The Chevrolet Corvette C3 silhouette was modeled after the Mako Shark II concept, designed by Larry Shinoda and under the direction of Bill Mitchell. The Chevrolet Corvette C3 Stingray is a sports car produced by GM between 1968 and 1982. In its 14 years of commercial life, the price ranged from USD 4,663 for the base model in 1968 to USD 18,290 in 1982, mainly due to inflation, and featured the lowest horsepower V8 engine in Corvette history.
Between 1972 and 1973, North American laws forced GM to modify the Stingray for various factors, as the front changed twice: initially, in 1972, the use of steel bumpers was banned for pedestrian safety in the event of an accident. After this small change, new crash tests required all vehicles in the US market to "extend" the front bumper. However, at GM, this enlargement made the vehicle even more stylish, with a longer nose marking its sporty silhouette.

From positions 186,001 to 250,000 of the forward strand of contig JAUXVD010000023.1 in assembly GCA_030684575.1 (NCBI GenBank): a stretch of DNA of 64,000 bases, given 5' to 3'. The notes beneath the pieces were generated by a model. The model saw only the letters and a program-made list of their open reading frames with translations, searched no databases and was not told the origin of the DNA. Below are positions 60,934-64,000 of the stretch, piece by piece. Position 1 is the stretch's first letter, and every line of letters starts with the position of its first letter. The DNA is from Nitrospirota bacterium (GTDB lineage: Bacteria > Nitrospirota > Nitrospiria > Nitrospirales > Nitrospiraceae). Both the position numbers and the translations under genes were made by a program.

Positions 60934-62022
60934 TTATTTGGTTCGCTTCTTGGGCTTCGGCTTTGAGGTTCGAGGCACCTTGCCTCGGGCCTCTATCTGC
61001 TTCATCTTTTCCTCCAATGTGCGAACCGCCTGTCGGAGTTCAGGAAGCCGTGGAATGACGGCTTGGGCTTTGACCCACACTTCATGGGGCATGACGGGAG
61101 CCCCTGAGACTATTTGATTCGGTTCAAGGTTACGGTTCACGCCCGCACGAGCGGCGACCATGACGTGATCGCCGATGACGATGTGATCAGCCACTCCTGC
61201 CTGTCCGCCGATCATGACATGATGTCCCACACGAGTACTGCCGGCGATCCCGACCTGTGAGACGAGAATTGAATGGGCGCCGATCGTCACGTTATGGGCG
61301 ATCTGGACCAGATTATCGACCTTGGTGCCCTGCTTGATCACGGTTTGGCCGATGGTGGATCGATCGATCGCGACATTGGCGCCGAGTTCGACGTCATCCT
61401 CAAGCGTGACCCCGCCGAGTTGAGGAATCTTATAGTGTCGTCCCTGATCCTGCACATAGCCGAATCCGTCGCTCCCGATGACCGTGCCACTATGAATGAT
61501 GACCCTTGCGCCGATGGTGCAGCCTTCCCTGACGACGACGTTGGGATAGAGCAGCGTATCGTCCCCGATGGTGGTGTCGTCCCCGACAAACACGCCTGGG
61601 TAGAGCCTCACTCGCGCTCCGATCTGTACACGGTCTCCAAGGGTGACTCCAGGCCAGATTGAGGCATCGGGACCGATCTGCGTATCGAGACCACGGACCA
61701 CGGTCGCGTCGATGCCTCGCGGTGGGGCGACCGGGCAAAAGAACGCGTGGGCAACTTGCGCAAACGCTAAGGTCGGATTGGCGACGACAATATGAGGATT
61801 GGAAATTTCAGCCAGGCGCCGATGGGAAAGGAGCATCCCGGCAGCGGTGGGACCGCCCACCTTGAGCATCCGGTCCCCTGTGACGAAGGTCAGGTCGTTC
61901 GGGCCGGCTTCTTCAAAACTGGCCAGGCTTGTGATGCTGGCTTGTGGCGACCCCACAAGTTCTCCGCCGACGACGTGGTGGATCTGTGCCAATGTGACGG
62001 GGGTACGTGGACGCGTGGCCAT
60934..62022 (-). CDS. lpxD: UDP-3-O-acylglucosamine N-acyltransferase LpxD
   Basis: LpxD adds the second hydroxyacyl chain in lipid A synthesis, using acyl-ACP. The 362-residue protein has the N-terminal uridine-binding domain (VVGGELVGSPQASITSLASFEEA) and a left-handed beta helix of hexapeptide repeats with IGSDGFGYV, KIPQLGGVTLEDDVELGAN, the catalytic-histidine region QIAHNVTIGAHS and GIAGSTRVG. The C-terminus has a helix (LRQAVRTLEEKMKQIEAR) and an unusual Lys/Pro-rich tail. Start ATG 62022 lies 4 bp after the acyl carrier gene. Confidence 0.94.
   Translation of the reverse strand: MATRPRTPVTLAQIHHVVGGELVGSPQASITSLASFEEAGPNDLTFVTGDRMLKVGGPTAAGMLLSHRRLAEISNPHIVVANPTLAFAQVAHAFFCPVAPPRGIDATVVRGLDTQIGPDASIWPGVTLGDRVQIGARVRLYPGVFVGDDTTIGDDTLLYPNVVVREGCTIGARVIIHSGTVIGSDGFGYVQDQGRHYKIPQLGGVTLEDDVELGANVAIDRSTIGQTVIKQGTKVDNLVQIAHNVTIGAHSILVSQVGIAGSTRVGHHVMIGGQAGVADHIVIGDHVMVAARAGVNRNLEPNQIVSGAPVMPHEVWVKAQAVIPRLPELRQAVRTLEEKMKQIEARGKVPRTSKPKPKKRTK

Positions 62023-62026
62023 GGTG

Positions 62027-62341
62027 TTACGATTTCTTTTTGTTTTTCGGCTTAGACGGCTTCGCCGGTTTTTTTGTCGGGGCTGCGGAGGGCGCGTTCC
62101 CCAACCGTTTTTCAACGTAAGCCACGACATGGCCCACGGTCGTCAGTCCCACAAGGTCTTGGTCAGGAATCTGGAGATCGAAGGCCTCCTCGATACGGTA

The 1973 oil crisis created a change in customer demand, favoring "Small-Block" engines over the huge "Big-Block" ones. This led to the Big-Block disappearing from the range of engines in 1974, and the "small blocks" became the only available option. Despite still being V8 engines, their power decreased until hitting rock bottom in 1975 with the L48 V8 engine producing 165 HP (167 CV; 123 kW), comparable in power to the engines of the 1953 C1.